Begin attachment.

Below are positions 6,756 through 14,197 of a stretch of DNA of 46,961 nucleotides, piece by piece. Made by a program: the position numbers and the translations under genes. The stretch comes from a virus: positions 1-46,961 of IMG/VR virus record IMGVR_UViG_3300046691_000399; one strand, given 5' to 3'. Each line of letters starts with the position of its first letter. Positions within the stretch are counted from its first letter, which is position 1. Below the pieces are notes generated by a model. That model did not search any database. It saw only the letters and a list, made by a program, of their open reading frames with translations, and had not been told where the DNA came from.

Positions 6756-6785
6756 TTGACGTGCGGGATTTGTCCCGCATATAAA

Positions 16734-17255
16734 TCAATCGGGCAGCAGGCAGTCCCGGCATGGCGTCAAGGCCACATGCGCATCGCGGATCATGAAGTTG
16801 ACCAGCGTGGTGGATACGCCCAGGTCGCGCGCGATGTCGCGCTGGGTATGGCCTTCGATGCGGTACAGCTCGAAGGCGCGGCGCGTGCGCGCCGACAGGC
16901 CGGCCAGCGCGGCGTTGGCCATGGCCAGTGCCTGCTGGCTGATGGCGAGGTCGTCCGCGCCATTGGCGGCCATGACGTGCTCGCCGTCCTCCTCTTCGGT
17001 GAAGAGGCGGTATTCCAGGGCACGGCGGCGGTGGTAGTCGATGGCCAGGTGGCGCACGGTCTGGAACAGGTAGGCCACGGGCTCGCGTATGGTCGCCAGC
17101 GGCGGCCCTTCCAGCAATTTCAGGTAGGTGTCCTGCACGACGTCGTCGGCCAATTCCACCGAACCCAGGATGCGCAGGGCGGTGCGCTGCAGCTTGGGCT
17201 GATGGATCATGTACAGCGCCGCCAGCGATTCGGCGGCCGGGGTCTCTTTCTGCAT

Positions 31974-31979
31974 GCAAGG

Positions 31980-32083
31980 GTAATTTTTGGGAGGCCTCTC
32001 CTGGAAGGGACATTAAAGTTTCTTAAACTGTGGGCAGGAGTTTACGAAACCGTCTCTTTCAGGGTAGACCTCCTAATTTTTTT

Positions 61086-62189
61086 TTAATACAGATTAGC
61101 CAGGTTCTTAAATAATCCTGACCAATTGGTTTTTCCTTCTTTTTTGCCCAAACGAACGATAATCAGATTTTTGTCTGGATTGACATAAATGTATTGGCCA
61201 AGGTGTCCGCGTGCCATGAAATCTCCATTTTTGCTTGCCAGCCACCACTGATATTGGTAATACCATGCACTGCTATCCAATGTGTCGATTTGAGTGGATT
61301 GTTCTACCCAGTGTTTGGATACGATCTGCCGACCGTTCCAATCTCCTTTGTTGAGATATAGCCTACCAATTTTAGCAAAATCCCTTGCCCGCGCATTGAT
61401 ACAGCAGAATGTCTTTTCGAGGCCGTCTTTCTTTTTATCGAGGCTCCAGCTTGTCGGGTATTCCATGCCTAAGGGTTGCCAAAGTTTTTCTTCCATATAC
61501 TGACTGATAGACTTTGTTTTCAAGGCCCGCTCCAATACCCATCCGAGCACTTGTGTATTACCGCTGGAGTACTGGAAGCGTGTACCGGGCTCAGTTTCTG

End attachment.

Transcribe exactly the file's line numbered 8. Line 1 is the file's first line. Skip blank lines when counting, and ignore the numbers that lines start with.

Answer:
17001 GAAGAGGCGGTATTCCAGGGCACGGCGGCGGTGGTAGTCGATGGCCAGGTGGCGCACGGTCTGGAACAGGTAGGCCACGGGCTCGCGTATGGTCGCCAGC